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Camera Sensor Basics for Beginners in Photography

The camera sensor is the key component of any digital camera. A camera sensor, also known as an image sensor, is a device within a digital camera that captures light and converts it into digital signals, which are then processed to create a digital image. It’s essentially the digital equivalent of film in analog cameras. 

camera sensor example
Camera Sensor

Camera Sensor Basics For Beginners In Photography

The camera sensor is composed of a grid of photosensitive elements called pixels, which react to light by generating electric signals proportional to the intensity of the light they receive. The camera’s image processor then processes these signals to produce the final image.

 Look at the image below, which illustrates the camera sensor’s location within the camera body.

where is camera sensor

The camera sensor directly influences the quality of the final image. Combined with a professional-grade lens, it ensures an accurate and detailed representation of reality, capturing all the nuances and details of the scene.

Camera sensor characteristics:

  1. Sensor size
  2. Pixel count
  3. Sensitivity to light
full frame camera sensor

Now, let’s explore each of these characteristics in more detail.

The size of the camera sensor, measured in millimeters and indicated by its length-to-width ratio, is very important. A larger camera sensor usually means better photo quality. This is because a bigger sensor can gather more light, which is closely tied to the ISO or photosensitivity setting. Even with high ISO values, photos taken with a professional camera equipped with a large sensor tend to have minimal noise. Conversely, photos taken with a camera having a smaller sensor may experience more noticeable noise issues.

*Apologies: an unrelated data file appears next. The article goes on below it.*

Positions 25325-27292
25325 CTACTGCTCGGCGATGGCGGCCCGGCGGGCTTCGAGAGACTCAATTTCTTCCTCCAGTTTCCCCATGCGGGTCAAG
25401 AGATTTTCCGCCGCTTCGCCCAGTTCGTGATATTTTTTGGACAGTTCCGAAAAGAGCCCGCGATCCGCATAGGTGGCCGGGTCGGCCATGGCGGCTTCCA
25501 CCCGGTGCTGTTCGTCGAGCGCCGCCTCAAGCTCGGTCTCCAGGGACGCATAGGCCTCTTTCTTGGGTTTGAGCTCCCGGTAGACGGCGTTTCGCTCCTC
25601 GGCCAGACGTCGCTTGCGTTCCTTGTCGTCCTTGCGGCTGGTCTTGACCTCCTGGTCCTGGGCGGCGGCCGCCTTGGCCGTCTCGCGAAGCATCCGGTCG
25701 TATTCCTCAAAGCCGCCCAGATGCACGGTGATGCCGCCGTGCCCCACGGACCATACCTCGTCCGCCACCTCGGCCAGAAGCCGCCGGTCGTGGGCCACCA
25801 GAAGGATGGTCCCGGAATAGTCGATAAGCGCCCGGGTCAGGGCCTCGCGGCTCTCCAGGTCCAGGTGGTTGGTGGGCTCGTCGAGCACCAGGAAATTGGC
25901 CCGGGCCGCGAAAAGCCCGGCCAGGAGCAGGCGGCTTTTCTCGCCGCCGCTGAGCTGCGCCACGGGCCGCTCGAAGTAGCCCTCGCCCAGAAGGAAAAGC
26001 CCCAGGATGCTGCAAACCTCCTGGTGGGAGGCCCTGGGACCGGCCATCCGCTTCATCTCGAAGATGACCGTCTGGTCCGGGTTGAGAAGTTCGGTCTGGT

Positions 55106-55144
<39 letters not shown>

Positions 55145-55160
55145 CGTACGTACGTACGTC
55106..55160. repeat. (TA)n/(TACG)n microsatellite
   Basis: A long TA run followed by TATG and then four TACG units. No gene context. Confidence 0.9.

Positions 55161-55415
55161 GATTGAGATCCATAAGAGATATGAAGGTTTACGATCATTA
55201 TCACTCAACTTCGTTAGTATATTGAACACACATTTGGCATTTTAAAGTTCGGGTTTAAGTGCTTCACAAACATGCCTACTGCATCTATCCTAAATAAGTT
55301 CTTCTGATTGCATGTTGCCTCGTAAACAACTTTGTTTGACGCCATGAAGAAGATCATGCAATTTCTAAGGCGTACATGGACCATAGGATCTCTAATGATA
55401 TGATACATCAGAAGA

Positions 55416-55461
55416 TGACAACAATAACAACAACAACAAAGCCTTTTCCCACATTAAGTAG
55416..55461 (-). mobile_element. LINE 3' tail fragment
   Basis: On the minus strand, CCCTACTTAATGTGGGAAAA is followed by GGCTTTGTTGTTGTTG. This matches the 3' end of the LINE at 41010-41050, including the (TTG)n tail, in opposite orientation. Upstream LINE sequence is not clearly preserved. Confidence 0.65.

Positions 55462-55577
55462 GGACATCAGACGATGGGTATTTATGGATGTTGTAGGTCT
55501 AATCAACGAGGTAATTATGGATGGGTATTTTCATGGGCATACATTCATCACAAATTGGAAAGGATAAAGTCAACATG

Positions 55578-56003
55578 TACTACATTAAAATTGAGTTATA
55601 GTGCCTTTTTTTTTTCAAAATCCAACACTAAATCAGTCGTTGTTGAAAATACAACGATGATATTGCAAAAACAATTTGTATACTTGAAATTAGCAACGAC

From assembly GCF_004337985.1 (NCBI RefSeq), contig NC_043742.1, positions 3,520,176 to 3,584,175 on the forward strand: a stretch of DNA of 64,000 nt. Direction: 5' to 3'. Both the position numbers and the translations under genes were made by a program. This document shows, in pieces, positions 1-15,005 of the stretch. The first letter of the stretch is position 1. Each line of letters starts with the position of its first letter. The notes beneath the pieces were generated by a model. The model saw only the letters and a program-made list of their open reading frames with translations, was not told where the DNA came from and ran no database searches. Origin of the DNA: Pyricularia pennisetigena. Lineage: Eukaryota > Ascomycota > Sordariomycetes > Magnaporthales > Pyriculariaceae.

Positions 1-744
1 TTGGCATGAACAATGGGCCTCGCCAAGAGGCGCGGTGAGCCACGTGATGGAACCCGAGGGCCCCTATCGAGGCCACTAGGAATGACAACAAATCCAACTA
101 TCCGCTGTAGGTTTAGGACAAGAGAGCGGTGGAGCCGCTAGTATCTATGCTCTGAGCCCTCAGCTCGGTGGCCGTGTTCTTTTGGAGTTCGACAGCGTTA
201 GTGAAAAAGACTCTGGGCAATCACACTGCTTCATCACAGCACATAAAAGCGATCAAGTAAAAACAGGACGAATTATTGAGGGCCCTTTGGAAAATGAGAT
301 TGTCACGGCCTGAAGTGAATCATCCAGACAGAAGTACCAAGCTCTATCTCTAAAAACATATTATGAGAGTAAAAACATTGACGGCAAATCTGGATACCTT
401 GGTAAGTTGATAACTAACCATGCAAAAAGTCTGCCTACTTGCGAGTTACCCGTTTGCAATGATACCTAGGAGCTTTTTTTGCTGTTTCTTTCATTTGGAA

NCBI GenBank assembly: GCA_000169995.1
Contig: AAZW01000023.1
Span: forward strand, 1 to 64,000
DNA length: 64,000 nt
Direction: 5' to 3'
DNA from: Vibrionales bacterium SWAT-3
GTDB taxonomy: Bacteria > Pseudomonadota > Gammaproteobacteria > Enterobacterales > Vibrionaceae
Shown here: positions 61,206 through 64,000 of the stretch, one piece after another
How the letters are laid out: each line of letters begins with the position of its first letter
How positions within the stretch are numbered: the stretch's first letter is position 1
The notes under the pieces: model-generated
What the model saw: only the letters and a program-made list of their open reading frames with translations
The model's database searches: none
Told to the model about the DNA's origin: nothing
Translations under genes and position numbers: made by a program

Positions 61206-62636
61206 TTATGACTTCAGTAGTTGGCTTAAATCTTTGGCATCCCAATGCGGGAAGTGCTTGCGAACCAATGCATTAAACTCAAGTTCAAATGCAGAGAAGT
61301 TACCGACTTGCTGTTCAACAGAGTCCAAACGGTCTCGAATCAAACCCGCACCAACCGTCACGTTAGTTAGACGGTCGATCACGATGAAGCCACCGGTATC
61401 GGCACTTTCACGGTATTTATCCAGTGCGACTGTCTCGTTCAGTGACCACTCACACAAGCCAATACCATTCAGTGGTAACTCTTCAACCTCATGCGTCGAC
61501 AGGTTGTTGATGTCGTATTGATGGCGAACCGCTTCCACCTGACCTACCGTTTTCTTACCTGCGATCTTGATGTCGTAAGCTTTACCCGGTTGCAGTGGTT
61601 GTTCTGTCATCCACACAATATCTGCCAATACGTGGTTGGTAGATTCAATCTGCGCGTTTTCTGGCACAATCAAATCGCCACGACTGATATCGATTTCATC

In the image below, you’ll find a breakdown of the most commonly used sensor sizes compared to their diagonals.

size of camera sensor

The number of pixels in the camera sensor impacts the size and quality of the image. Professional SLR cameras typically have sensors with a high megapixel count, which means you can print large photographs, banners, or posters while maintaining excellent color and detail quality.

There are several types of camera sensors based on the technology they use, and the most common ones include:

  • CCD (Charge-Coupled Device): This type of sensor is manufactured by almost all camera brands like Nikon, Canon, Sony, etc. It offers high sensitivity and low noise levels, greatly improving photo quality. However, one downside is that CCD sensors tend to consume more power.
  • CMOS (Complementary Metal Oxide Semiconductor): This type of sensor, also known as KMPO, is widely used due to its low power consumption and high performance. Nowadays, it’s the most commonly found sensor in cameras.

Professional cameras from Nikon, like the D5 (21.33 MP) and D810a (37.09 MP), feature a CMOS sensor measuring 35.9 x 24.0 mm. On the other hand, compact models such as the Nikon Coolpix L340 and L2750 come with a CCD sensor.

Professional cameras from Canon, such as the EOS-1D X Mark II (21.5 MP) and EOS 5DS R (50.6 MP), utilize a CMOS sensor. Even Canon’s compact models, like the PowerShot SX720 HS and SX620 HS, use CMOS technology.

Stay inspired,

Elena Sullivan 

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